Wantrepreneur Rehab : The Give and Take Paradox

Most people who chose the path of entrepreneurship often have a goal to achieve financial and career freedom, where they are their own bosses and nobody can tell them what to do. Often people thought entrepreneurship is about ‘profitability’ and ‘optimization’ meaning that they seek ways to make as much money as possible, using as little resources (time and capital) as possible. Many people chose entrepreneurship because they are tired of trading their time for money — they place extremely high value on their time and seek to maximize revenue per hour worked. Entrepreneur wannabes are also taught to adopt the beliefs that the world is abundant and there are plenty of people out there who are ready to give you money for your services, so you need not to work for one man. All these beliefs are of course useful to some degree, as they are necessary to propel you to leave your secure job and start a business. But all these beliefs combined are also very dangerous. If you are not careful, this entrepreneur-oriented belief system can get you stuck in wantrepreneurship state indefinitely.

Most media you consume will lure you to think that entrepreneurship is all about laying in a beach hammock, enjoying fans’ messages, and living the dream. Many will also create an illusion that success happens overnight and easily (remember that viral story of a kid who earn 1 million dollars selling a pixel on his website for one dollar each)? Stories like this receive lots of attention, because people want to believe that there’s an easy, rosy way to be rich. They create illusions that entrepreneurship is all about earning, enjoying the freedom, and the fun — spreading an imposter syndrome across the society of entrepreneurs.

The paradox is, to be a successful entrepreneur, most of what you do is not taking, it is giving. For most people, the first year of entrepreneurship is all about giving — providing services for almost free, spending lots of time and money to develop a product that nobody buys (yet), creating a large volume of content that nobody reads. The activities that a startup company has to do are often the most gruesome, labor-intensive, slave-like, scary-as-shit kinds of work. The labor of love in this context is more about labor than love. You earn very little or none at all per hour. If you are unlucky, you probably have to do it year in and year out with no beach hammock in sight. Most of the entrepreneur life is all about long hours in front boring Microsoft Word screen that nobody broadcasts. You are supposed to front-load all the grunt work and build an asset (web, audience, customer base) that you can reap the reward from it long-term.

Giving, if done consistently, can create a life-changing success in entrepreneurial ventures. Most people in the world want to take, you stand out easily by giving much more than most people. Entrepreneurship is the race to give. Through giving you can positively impact people and create a lasting relationship with them. In the book “Give and Take: Why Helping Others Drives Our Success“, Adam Grant’s research shows that the world’s best leaders are mostly givers who expend their time and energy to focus on others’ needs, and in return they receive massive flow of information and connection which help their careers soar. (If you find it hard to believe that the magnitude of success depends on the magnitude of your giving, I recommend reading Adam’s book to get your mindset right).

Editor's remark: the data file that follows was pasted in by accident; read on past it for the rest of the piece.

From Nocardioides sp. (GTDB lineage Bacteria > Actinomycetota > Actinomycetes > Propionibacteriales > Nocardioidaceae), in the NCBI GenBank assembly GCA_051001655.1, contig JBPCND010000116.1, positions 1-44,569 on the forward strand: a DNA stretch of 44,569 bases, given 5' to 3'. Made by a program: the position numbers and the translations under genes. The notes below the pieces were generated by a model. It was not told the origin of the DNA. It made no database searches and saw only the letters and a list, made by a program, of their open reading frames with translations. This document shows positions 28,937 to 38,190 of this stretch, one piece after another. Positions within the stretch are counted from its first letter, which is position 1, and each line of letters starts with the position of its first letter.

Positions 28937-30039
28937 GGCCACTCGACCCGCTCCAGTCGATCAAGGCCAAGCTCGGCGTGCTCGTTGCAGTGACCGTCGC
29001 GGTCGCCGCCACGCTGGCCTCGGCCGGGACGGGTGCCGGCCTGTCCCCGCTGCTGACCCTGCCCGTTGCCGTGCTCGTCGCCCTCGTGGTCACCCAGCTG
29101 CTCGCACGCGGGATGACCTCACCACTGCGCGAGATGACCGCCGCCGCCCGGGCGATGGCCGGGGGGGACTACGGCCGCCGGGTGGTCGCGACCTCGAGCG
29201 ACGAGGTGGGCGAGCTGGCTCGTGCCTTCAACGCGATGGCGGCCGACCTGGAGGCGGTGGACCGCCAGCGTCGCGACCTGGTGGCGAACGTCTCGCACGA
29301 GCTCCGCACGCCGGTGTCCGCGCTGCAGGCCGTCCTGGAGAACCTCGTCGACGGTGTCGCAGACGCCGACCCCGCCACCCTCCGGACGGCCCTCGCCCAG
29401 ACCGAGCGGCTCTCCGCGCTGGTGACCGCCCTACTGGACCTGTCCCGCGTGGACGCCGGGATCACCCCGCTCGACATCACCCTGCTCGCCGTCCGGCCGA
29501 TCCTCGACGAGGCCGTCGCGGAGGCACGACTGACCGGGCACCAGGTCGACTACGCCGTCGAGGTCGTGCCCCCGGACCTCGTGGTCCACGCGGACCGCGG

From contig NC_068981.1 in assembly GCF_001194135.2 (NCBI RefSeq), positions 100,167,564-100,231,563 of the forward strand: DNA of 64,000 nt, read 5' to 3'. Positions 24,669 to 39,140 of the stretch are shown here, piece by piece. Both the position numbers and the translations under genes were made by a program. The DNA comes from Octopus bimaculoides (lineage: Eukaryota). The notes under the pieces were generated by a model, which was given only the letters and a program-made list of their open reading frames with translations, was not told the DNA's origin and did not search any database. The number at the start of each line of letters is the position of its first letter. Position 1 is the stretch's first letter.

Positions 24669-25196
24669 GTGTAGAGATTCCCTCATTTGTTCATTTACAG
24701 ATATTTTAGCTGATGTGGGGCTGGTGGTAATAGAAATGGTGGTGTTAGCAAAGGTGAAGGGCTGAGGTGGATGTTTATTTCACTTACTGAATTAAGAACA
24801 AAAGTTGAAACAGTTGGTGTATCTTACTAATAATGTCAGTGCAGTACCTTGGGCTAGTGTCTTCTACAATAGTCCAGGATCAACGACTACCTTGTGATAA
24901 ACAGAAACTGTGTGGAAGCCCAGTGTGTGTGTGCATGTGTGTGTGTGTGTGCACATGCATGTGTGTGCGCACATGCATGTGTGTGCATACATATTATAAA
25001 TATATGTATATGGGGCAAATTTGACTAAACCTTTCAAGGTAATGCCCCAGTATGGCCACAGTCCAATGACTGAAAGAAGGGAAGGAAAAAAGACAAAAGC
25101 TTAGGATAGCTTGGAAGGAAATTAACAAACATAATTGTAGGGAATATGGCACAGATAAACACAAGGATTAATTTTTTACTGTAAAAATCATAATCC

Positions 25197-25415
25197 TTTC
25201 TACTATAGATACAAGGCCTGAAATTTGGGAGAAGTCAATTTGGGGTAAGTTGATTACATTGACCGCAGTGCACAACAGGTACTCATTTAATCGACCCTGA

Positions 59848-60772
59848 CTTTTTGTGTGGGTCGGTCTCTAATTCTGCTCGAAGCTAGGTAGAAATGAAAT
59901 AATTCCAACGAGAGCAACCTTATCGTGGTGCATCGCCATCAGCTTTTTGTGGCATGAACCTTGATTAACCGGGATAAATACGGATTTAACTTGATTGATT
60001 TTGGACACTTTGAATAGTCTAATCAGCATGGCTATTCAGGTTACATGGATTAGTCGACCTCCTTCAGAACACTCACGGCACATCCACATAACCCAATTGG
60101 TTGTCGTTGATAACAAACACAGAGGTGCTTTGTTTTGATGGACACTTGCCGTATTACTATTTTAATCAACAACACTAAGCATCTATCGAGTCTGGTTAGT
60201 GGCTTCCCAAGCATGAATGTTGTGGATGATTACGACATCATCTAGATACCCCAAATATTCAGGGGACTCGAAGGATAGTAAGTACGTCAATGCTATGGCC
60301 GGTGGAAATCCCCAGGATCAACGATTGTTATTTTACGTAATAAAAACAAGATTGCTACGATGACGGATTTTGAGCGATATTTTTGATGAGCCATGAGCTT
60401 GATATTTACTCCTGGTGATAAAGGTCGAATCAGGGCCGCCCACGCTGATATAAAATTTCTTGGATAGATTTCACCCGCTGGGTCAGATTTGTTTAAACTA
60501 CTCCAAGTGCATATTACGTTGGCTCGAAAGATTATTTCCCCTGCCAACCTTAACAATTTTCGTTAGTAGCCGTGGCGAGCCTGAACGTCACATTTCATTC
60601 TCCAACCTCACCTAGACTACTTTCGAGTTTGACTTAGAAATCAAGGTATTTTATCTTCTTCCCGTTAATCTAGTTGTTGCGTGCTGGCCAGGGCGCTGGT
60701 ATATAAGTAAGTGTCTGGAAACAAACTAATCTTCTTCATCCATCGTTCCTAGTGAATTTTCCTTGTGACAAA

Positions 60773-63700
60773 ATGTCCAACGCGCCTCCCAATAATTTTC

The important point is if you focus on ‘taking’ during your entrepreneur journey, you just won’t get very far. Starting up is a long, gruesome journey of give, give, give and no take. There’s really no way to rush through the process. If your mind is in the freedom-frenzy, FU-boss-I-am-done-with-slavery mode, you will get bored with the hard work 5 minutes into it. The thing is you cannot cruise half-hearted through this process either. People are not stupid, if you just pretend to give with clear intention to extract as much juice from them as possible, they will see through you right away and they will leave. Once you have more money, you can choose to give capital instead of time during the startup process, but until you are Mr. Moneybags, there’s really no choice but to get off your ass and create value the slow and boring way.

Of course you cannot be rich by just giving everything away. You must love to give, but you also have to learn to give smartly (such as giving to the right people and scaling your contributions). However, if sacrificing isn’t one of your montras, you will find the road to success very difficult and you won’t see your business fly any time soon.

If you want to transform from wantrepreneur to entrepreneur, cultivate the love to give. The love to spread goodness and make awesome impacts on peoples’ life. Often times, giving is not the most glamorous activity, but you just have to love it, and realize that giving is the most productive thing you can possibly do to get rich.


Want to Escape the 9 to 5? Work for Yourself First

If you are like me as of a few months ago, you are running around all day trying to check off items on the to-do list. Every week, I wake up, rush to work, fill my day with meetings, and go home, yet feeling like I have accomplished almost nothing. Rinse and repeat for weeks and months.

Over time, these empty days eat away at my motivation to be my best self. My side projects are left untouched for weeks. I feel like I was completing other people’s to-do lists and working on other people’s agendas instead of making progress on my own goals.